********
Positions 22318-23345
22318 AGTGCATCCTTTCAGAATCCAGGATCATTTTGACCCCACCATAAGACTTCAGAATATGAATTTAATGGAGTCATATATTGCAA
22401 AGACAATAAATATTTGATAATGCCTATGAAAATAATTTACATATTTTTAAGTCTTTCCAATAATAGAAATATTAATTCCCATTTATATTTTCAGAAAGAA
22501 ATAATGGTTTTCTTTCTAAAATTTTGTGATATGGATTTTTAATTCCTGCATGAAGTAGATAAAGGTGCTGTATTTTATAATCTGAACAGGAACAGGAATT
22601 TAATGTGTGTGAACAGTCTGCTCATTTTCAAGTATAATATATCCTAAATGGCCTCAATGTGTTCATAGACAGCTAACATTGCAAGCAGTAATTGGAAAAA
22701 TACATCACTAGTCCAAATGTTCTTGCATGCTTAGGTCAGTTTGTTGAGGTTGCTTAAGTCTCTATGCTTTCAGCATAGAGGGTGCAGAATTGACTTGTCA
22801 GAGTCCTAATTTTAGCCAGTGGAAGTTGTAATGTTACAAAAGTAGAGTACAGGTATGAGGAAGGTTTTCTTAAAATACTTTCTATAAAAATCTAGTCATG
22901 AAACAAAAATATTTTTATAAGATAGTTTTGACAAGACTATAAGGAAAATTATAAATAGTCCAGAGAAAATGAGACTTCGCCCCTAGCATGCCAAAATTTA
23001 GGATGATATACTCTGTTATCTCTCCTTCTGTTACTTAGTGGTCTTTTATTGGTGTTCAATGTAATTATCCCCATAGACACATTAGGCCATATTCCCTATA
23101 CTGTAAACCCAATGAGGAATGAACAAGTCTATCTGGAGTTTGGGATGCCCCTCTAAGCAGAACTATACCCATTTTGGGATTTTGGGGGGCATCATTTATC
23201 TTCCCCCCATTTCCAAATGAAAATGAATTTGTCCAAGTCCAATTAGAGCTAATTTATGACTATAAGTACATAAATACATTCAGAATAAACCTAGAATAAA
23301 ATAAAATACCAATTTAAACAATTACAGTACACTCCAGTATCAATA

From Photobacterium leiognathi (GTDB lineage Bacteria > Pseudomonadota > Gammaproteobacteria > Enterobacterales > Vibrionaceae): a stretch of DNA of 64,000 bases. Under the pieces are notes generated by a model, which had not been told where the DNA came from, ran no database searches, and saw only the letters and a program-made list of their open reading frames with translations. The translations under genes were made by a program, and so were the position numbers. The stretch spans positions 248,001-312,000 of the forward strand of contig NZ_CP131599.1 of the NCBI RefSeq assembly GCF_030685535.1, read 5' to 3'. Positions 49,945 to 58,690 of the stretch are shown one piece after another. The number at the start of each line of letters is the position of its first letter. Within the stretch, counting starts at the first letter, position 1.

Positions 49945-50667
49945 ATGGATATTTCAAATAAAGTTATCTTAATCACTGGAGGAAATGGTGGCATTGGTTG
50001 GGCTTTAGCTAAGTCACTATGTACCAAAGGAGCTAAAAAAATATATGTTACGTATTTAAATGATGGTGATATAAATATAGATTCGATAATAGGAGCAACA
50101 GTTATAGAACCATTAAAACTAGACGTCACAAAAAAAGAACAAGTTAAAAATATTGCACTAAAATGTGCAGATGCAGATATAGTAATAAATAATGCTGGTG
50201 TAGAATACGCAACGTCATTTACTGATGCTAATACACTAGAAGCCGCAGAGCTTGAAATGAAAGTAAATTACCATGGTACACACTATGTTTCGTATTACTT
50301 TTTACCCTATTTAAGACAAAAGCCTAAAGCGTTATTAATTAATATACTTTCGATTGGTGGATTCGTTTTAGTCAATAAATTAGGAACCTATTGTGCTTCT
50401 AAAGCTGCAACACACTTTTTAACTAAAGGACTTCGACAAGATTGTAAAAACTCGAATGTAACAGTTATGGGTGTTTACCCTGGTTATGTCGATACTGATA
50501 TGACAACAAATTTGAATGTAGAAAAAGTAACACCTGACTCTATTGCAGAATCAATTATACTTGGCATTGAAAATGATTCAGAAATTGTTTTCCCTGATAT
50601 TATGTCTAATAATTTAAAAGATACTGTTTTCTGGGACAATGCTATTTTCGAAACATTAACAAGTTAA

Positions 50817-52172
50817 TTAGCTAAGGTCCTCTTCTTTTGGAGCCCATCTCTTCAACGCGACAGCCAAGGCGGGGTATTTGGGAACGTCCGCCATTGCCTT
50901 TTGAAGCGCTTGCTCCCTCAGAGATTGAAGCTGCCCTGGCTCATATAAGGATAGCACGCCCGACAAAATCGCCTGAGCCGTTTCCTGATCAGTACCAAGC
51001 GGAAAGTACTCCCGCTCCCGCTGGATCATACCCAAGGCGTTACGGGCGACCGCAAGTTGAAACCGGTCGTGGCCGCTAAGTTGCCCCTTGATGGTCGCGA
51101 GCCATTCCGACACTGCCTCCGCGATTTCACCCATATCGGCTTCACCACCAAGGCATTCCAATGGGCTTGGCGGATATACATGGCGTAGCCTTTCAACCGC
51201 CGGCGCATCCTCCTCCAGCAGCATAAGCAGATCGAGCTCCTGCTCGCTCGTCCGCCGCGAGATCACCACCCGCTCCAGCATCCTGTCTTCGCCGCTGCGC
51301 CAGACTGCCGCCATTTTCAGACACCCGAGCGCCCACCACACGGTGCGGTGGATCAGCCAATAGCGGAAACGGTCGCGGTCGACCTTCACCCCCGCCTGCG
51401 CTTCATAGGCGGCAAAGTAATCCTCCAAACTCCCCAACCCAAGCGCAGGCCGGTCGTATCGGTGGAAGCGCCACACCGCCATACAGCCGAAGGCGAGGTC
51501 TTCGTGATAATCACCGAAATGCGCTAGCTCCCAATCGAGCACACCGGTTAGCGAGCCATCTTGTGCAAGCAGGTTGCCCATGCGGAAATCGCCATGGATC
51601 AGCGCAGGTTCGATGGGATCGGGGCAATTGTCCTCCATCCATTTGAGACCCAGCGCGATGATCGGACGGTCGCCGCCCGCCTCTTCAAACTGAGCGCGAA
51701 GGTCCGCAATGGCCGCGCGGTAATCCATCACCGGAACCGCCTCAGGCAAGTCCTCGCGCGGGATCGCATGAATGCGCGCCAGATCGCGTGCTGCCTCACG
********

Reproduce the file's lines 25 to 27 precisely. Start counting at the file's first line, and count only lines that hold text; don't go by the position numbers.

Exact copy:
50901 TTGAAGCGCTTGCTCCCTCAGAGATTGAAGCTGCCCTGGCTCATATAAGGATAGCACGCCCGACAAAATCGCCTGAGCCGTTTCCTGATCAGTACCAAGC
51001 GGAAAGTACTCCCGCTCCCGCTGGATCATACCCAAGGCGTTACGGGCGACCGCAAGTTGAAACCGGTCGTGGCCGCTAAGTTGCCCCTTGATGGTCGCGA
51101 GCCATTCCGACACTGCCTCCGCGATTTCACCCATATCGGCTTCACCACCAAGGCATTCCAATGGGCTTGGCGGATATACATGGCGTAGCCTTTCAACCGC